- The Washington Times - Thursday, July 27, 2006

Republicans and pro-life groups are outraged that Senate Democrats are, at least for now, blocking a newly approved bipartisan Senate bill aimed at protecting parents’ right to be involved in an underage daughter’s abortion decision.

“It is underhanded and disingenuous, and it needs to stop now,” said Sen. John Ensign, the Nevada Republican who sponsored the bill, which would make it illegal to skirt a state’s parental consent or notification law by taking a pregnant minor to a more lenient state to obtain an abortion.

The Senate approved the bill Tuesday, but Senate Democrats used procedural objections to prevent it from being sent this week to final negotiations with the House, which has approved a different version.

Democrats fear the final bill will contain tough provisions of the House version.

“If they’re truly interested in getting this done, the House should simply take up the Senate-passed bill,” said Jim Manley, spokesman for Senate Minority Leader Harry Reid, a Nevada Democrat and one of 14 Democrats who voted for the Senate bill.

House Republicans rejected that idea.

“We don’t want to pass a weaker bill,” said Kevin Madden, spokesman for House Majority Leader John A. Boehner, Ohio Republican. He said House Republicans insist on final negotiations with the Senate.

Both bills would punish anyone who knowingly skirts a state’s parental notification or consent law by taking a pregnant minor to another state to have an abortion. Violators would face fines, up to one year in prison or both, and parents would be able to sue the person who transported their daughter.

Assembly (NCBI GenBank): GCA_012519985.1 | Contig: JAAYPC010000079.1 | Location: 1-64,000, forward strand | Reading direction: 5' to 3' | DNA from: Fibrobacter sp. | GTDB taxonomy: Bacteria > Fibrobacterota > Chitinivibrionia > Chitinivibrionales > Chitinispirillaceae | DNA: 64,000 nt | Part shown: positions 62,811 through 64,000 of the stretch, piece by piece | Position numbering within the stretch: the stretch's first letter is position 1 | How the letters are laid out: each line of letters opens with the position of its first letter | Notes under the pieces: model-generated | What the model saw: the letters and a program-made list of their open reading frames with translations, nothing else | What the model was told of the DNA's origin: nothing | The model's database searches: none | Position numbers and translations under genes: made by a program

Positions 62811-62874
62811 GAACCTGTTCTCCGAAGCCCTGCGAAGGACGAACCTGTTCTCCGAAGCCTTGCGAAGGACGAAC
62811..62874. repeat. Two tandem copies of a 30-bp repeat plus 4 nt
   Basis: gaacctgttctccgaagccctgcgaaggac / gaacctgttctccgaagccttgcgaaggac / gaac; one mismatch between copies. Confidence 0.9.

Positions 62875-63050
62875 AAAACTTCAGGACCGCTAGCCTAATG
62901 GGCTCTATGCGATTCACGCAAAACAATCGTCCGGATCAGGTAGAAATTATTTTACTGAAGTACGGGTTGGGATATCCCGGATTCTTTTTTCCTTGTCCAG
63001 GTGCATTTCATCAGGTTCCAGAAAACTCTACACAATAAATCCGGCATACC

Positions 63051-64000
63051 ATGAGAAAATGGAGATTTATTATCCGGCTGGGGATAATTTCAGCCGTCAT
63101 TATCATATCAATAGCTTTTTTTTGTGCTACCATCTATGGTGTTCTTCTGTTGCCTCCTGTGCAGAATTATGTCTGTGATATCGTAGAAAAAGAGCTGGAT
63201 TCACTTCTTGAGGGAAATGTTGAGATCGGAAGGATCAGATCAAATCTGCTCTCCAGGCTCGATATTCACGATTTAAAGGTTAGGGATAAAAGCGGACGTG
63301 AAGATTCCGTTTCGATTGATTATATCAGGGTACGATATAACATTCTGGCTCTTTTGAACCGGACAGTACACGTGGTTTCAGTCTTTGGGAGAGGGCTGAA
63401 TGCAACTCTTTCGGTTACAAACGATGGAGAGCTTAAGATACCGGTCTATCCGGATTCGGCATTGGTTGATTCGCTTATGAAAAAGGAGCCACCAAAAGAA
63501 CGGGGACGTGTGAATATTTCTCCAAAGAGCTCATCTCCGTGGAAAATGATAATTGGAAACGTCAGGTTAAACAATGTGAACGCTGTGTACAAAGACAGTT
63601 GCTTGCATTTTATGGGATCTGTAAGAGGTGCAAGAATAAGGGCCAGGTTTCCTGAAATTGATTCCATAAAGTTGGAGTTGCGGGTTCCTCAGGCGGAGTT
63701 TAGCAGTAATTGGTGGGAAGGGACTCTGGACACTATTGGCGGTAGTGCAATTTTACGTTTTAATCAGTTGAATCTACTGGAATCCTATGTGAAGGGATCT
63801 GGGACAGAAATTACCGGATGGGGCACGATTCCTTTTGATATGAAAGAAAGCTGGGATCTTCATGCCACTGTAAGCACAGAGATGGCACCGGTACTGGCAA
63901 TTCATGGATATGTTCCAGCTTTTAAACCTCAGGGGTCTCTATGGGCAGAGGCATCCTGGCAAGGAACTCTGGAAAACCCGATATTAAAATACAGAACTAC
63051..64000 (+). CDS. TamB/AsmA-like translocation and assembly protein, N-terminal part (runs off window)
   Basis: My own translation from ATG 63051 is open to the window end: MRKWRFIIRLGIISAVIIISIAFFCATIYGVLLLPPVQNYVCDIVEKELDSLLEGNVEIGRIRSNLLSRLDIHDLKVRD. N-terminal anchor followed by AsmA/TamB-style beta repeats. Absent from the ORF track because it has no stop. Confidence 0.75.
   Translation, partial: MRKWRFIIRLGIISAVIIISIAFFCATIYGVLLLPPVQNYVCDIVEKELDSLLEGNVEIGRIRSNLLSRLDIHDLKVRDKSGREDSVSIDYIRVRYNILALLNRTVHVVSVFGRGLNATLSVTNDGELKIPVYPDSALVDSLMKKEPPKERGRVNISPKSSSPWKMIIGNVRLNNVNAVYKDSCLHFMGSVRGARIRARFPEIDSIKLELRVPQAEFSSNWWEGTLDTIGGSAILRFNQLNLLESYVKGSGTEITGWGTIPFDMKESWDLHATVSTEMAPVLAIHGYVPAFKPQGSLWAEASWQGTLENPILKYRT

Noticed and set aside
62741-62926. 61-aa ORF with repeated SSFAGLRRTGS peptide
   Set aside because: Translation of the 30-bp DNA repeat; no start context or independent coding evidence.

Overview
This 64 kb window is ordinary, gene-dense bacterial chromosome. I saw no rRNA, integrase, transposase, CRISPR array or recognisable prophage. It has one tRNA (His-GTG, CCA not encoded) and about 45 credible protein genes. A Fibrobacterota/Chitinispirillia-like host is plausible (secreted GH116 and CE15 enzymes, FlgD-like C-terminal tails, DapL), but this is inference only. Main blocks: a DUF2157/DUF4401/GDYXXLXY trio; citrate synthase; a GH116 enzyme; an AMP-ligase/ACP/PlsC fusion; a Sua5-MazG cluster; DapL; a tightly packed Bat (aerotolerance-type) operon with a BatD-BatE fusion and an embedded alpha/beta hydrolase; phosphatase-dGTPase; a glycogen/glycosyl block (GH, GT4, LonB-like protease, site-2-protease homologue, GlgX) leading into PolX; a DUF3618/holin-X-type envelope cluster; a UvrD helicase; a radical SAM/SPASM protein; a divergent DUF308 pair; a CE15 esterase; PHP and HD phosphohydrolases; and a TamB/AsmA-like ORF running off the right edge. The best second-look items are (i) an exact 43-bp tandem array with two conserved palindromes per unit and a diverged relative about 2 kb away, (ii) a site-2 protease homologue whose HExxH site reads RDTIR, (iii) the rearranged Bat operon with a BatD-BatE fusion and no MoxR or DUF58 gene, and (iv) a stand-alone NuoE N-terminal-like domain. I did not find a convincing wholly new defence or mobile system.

The House version would require the doctor performing the abortion to contact at least one of the girl’s parents if the minor is from out of state. Failure to do so could result in fines, up to a year in prison or both.

The Senate bill doesn’t have such a provision, but is does contain language clarifying that a father who rapes his underage daughter wouldn’t be able to sue someone who transports her out of state for an abortion. If that father transports her, he would be subject to the bill’s penalties.

Mr. Ensign worked out that language with Sen. Barbara Boxer, California Democrat and lead critic of the bill. Natalie Ravitz, Mrs. Boxer’s spokeswoman, said the Democrats’ “parliamentary action” is aimed at protecting that language.

“Senator Boxer wants rapists and perpetrators of incest punished,” she said. “The House bill, among other extreme things, allows rapist fathers to retain their parental rights. That’s simply not acceptable.”

Tom McClusky, vice president for government affairs at the Family Research Council, suggested that Democrats planned to block the bill all along, so that some of their members could vote for the popular measure while knowing it wouldn’t become law.

The Family Research Council is initiating telephone campaigns to pressure Mr. Reid and Sen. Richard J. Durbin, the Illinois Democrat who objected to sending the bill to conference.

Mr. Durbin said he was acting on Mrs. Boxer’s behalf. The Illinois Federation for Right to Life attacked him this week, asking, “Who does Dick Durbin represent, the citizens of Illinois, or the pro-abortion lobby?”

Douglas Johnson, legislative director of the National Right to Life Committee said, “Senator Reid recognized 80 percent of public is on the side of this legislation, but his chain is being yanked by some special interest groups that are strongly opposed to it.”

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